Charles Town horsemen hope purse boost spurs growth

by | Aug 8, 2019 | Breaking, Business, Top Stories, West Virginia, WV Business

Racing at Charles Town. Photo by Coady Photography.

Beginning with the opening race on the Thursday card at Charles Town, owners, trainers and jockeys should notice a purse increase for all of the overnight races on the card. That came as a result of SB 13, which returns $11 million annually to West Virginia’s dog and horse racing industries and became effective July 1 after passing during the legislative session.

The moneys had been taken from the racing industry for other state purposes, including shoring up its worker compensation funds. SB 13 passed with overwhelming majorities in both houses and was signed into law by Gov. Jim Justice (R).

Thursday’s opener sets the tone. It is an allowance event for state-bred horses with a purse of $29,000, up from the $24,500 offered just last week for the same condition.

Trainer Tim Grams, conditioner of state-bred stars Runnin’toluvya and Moonlit Song, was glad to see the purse increase go into effect. He will saddle a pair of runners in the opener, Best Shot and Sagebrush, rated as the top two choices on the morning line at 8-5 and 2-1, respectively. Grams has watched the track go through peaks and valleys over the years and like other local trainers is hoping the latest infusion of funds will revitalize the local product.

“A lot of people up here have been struggling for years and some of them have gotten out of the business,” Grams said. “So, we have had to run a lot of races with only six or seven horses. I’m hoping this purse increase will allow a lot of those people who are struggling to survive and stay in the industry. I think it will help attract some horses from other states to come here and compete.”

Erich Zimny, Charles Town’s Vice President of Racing Operations, noted the purse increase should have an immediate impact on the quality of the local overnight races and expects the long-term impact to enhance the live racing product at Charles Town through the remainder of the year.

“Any increase in a daily purse distribution is certainly a good thing for the track and the horsemen,” Zimny said. “It’s not a secret that the amount of money going into the purse fund from gaming revenue has taken a hit due to the competition that’s come online in neighboring states. When owners or breeders look towards where they want to race or breed, the availability of purse money obviously plays a significant role. More than likely, any increase in horse availability is going to be a gradual process, but it doesn’t negate the fact that this purse increase puts the Charles Town program in a much better place.”

Longtime local owner-trainer-breeder James W. Casey, who will saddle his unbeaten homebred Hero’s Man in the second allowance feature slated as the penultimate race on the Thursday card, said the infusion of funds came later than he would have liked but was still important.

“We had been promised that money probably 10, 12 years ago,” Casey said. “In the meantime we had lost quite a few owners and people are breeding fewer horses here. The purse increase is definitely going to help a lot of people. This is a sport where only very few people ever make any money. Maybe some people at the top do really well and some people in the middle, but it’s always tough for people at the bottom to stay in the game for long.”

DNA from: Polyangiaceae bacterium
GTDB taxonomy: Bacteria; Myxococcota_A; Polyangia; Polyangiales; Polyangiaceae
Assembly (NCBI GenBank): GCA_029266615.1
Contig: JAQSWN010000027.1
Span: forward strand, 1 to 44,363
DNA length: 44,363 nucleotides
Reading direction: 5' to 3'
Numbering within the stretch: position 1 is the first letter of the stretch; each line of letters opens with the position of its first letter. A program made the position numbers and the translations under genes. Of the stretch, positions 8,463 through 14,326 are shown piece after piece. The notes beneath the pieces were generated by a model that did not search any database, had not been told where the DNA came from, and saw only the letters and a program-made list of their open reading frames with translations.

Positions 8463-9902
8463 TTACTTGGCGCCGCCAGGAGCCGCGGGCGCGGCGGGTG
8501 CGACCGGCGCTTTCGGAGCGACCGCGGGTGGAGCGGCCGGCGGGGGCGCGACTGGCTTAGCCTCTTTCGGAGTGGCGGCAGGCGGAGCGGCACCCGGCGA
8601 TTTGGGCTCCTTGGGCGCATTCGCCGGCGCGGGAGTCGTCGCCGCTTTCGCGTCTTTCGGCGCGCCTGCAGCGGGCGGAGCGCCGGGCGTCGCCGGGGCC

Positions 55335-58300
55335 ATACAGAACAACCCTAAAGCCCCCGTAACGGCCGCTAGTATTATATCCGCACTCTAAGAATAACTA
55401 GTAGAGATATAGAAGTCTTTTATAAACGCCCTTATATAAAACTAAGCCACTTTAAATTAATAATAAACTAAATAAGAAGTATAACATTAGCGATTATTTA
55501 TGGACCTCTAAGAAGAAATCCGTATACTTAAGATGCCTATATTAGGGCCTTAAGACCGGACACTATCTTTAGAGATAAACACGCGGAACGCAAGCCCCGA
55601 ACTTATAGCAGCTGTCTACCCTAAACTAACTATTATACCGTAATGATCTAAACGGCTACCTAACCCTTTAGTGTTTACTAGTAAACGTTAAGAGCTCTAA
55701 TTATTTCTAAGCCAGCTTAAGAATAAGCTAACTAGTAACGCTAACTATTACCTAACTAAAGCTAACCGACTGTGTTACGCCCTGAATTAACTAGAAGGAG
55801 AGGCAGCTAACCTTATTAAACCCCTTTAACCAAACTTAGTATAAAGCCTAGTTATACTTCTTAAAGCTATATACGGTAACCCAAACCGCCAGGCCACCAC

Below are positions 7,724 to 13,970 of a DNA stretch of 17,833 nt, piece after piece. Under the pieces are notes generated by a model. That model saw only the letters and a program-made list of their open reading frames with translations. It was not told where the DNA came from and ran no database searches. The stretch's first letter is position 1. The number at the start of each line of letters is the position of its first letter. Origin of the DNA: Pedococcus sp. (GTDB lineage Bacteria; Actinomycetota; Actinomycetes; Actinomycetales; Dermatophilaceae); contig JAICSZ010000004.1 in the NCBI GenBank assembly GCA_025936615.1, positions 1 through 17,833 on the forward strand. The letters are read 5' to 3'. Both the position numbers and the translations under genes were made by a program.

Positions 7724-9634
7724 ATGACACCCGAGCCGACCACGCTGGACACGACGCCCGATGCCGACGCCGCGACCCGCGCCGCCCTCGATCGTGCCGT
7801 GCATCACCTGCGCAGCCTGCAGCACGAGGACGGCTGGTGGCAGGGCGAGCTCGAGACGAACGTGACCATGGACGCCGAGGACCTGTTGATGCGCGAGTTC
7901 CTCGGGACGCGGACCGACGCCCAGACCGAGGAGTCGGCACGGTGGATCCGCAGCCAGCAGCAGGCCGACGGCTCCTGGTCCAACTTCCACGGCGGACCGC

In addition to the purses being bumped 12-22 percent across the board for overnight races, the Charles Town HBPA and the Jockey’s Guild have reached an agreement that will bump the losing mount fees to a minimum of $100 per ride. Both increases certainly met with the approval of Charles Town’s Director of Racing, Charlie McIntosh.

“This is certainly a significant help in bolstering our purse structure which had taken a hit in recent years due to a diminished amount of gaming revenues going into it,” McIntosh said. “We understand it won’t happen overnight, but this will unquestionably make the racing program here at Charles Town and racing in West Virginia in general more desirable places to run which we hope in turn leads to reinvigorating our product.”

Another longtime local owner, trainer and breeder, John McKee, perhaps best known for the exploits of his homebred filly Rachel’s Turn and the offspring produced by his stallion Fiber Sonde, is also pleased to see the purses get a long overdue boost. McKee will saddle one horse on Thursday, See Me Smile, who will clash with Hero’s Man in the late allowance.

“I was glad to hear that the purse increase was going into effect this month,” McKee said. “We’ve had troubles up here getting full fields for a long time. There are a lot of people who have been hurting up here for a long time and many of them are gone now. So, hopefully, this money will keep everyone going for a while longer. I would also like to see us run more dates, but I guess we’re going to need more horses up here to do that, so maybe this money will help bring more horses here.”


About The Author

Ted Black

Ted Black, a Maryland native, has covered racing — flat and harness, in West Virginia and in Maryland — since 1987 and is now in his fourth decade on the beat. He is president of the Maryland Racing Media Association. Follow him on twitter @tblacksomds1.

What's Hot


Sign Up Now

Get The Racing Biz in your inbox!

Join our mailing list to get our latest news delivered to your inbox each week! And, by the way, we never sell our lists or share your info with outside parties.

You have Successfully Subscribed!